What the heck happened in October?
That’s what I found myself wondering after I looked back at the year in plagiarism and fabrication. October stands out for its nine incidents — three times more than any other month in 2011. I have no explanation for this fact, especially since the October incidents are relatively diverse, coming from magazines, newspapers, wire services and the student press. There was even a case of visual plagiarism.
But it made me wonder: Is October always the worst month? I decided to look back and chart the numbers from previous year-end plagiarism/fabrication round-ups. Here’s what I came up with (click for larger image):
You can also view the data in a spreadsheet.
Bottom line: there doesn’t appear to be a trend in terms of which month is the worst for plagiarism/fabrication. But there are a few things worth noting:
- Each year there is at least one month without any kind of incident. But the majority of months have something of note.
- This past October, with its nine incidents, is the worst month on record since I began collecting data in 2005. The second worst month is March of 2008, with six incidents, followed by February 2008 and July 2009, which each had five.
- 2006 is the worst year for plagiarism/fabrication since I began collecting data. There were 27 incidents that year. 2007 and 2008 each had 24 incidents. The best year thus far was 2010, with only 10 incidents. This past year had 21 incidents, making it the fourth worst year.
Remember: Though I try to be comprehensive, I undoubtedly miss some items. And, of course, it’s impossible to know how many incidents of plagiarism and fabrication go unreported every year. That’s the scariest data of all: the ones we don’t know about, the ones that have been successfully hidden from readers and viewers and listeners.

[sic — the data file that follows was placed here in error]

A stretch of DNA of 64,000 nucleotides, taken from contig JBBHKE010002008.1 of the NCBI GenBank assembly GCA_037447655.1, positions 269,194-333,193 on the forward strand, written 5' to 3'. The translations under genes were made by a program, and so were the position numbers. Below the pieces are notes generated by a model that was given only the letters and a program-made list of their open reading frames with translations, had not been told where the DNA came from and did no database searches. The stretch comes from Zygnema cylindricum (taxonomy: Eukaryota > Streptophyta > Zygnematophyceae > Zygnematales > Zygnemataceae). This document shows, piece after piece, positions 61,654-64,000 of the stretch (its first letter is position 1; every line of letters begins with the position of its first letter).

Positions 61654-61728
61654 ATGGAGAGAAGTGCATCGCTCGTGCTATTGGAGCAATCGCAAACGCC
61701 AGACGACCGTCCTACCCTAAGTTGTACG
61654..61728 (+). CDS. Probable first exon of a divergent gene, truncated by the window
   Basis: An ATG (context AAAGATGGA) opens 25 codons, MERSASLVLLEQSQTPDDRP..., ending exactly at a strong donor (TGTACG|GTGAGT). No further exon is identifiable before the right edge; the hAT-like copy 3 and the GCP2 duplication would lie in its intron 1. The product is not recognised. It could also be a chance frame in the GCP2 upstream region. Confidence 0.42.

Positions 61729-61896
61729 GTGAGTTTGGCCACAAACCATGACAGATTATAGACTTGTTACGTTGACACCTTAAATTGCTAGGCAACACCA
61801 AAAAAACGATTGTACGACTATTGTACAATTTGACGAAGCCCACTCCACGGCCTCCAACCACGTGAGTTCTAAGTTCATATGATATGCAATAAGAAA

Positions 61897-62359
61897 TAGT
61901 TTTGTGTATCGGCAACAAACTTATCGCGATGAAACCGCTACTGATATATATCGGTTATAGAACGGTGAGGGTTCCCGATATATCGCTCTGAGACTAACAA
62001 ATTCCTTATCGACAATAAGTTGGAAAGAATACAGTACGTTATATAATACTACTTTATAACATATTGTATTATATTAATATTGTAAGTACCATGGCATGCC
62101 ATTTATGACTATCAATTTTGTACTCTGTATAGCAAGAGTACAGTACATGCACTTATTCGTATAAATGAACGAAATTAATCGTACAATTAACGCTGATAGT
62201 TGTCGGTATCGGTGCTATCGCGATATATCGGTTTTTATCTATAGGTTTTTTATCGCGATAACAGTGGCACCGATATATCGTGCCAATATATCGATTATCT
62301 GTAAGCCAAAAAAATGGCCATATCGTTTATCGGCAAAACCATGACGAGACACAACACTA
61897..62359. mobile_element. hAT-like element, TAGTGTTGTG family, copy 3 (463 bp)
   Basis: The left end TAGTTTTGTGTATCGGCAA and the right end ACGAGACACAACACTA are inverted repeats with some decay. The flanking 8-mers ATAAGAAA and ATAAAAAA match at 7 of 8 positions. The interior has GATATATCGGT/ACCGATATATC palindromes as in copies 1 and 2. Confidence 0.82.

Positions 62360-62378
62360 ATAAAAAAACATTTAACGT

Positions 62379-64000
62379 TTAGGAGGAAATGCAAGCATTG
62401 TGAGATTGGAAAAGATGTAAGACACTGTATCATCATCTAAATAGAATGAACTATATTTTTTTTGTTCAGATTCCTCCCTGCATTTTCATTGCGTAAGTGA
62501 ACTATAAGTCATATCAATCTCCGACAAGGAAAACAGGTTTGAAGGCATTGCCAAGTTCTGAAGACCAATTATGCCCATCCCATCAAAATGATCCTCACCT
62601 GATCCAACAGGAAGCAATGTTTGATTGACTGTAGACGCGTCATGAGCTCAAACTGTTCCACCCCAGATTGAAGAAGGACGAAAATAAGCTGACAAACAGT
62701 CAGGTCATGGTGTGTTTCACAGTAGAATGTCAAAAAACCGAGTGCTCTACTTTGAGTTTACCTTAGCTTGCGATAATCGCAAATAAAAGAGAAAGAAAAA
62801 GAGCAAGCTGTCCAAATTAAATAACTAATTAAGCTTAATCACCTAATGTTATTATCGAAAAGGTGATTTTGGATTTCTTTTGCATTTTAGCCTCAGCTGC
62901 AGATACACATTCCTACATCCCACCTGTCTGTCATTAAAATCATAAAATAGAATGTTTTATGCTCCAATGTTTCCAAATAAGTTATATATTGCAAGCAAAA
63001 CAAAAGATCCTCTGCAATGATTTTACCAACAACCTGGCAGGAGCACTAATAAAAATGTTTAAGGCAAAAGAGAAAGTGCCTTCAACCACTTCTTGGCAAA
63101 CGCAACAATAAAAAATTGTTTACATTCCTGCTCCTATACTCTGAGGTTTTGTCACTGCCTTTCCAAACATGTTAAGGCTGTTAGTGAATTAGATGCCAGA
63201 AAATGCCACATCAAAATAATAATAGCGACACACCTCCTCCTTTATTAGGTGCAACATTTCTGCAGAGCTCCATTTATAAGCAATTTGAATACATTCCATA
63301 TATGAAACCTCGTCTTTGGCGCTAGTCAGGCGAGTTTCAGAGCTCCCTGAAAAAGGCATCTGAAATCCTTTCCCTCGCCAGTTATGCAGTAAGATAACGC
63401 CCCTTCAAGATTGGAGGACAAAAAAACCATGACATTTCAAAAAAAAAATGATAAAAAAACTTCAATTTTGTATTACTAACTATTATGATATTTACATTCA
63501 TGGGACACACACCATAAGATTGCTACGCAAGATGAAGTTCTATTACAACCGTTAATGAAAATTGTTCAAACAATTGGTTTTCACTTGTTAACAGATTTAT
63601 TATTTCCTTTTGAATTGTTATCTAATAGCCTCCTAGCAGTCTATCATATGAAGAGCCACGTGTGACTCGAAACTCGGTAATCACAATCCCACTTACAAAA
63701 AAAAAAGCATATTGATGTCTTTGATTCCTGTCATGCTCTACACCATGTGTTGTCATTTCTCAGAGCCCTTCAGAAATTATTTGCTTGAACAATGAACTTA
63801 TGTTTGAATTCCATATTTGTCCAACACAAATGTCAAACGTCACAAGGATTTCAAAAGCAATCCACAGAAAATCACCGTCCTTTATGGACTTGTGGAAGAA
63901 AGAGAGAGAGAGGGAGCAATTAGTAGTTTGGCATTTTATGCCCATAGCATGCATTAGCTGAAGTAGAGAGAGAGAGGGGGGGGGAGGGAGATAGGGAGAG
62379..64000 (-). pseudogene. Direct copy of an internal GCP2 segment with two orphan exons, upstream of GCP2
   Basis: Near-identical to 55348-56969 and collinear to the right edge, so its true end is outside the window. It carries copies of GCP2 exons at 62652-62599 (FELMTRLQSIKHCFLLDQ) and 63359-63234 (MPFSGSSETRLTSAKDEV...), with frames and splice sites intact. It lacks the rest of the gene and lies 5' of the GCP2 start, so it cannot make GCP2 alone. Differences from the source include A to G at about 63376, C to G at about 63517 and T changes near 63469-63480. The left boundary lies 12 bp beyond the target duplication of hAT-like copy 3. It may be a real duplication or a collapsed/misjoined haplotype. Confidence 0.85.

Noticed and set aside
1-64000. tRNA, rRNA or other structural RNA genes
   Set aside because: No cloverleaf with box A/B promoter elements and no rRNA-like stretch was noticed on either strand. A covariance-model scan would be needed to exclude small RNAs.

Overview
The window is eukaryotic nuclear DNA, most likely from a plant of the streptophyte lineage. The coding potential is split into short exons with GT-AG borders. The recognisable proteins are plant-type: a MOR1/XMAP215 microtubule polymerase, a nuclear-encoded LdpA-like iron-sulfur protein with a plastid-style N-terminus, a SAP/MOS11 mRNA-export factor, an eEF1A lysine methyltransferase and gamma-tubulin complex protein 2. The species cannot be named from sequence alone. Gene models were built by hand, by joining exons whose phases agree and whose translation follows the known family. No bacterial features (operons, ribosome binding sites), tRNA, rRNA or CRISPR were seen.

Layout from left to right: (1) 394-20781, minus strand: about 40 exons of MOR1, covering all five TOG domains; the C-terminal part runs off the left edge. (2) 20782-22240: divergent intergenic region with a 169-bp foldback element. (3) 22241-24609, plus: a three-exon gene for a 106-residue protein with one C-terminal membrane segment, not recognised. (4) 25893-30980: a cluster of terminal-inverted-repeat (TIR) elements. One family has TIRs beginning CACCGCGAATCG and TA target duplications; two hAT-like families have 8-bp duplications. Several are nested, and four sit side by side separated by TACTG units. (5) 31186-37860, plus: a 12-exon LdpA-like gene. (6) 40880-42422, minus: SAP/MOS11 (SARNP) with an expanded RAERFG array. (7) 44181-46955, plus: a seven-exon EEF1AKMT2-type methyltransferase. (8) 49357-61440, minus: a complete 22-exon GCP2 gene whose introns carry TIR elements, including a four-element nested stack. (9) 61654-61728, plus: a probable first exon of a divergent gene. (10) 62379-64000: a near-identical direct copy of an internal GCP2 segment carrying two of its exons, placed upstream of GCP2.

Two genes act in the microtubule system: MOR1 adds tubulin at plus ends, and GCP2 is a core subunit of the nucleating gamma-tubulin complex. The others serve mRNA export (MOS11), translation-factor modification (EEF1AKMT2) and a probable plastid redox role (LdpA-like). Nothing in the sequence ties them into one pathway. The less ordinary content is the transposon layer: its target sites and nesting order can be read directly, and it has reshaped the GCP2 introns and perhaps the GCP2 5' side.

So: do you know of any incidents I missed, especially from this year? Email me so I can add them, and make any necessary recalculations.
As for this year’s round-up, some of you may notice there’s one particular item that’s not listed. It’s the attribution-related dustup that occurred in November between Poynter and Jim Romenesko. I’m not listing it as an item in this year’s round-up because, quite simply, it wasn’t a matter of plagiarism. I think it would be inaccurate and unfair to include it below.
Village Voice freelancer Rob Sgobbo was busted for inventing at least two characters in a story for the paper. This also led the New York Daily News to end its relationship with Sgobbo, and for the Huffington Post to remove his work from its site.
ESPN anchor Will Selva plagiarized from a column written by Kevin Ding of the Orange County Register.
The Washington Post admitted that two of its articles about the shooting of Rep. Gabrielle Giffords included plagiarized material. Both stories stole from The Arizona Republic. Reporter Sari Horwitz received a three-month suspension for the theft.
A travel article in the Washington Post by freelancer Robert Rigney included material taken from a documentary film, “Absolut Warhola.” The paper published an editor’s note to explain the thefts, and it noted that, “while the article appeared to be based on a single trip, in fact it was based on several journeys, including one 10 years ago.”
Denver Post sports columnist Woody Paige apologized for using and not attributing quotes gathered by SportsBusiness Journal.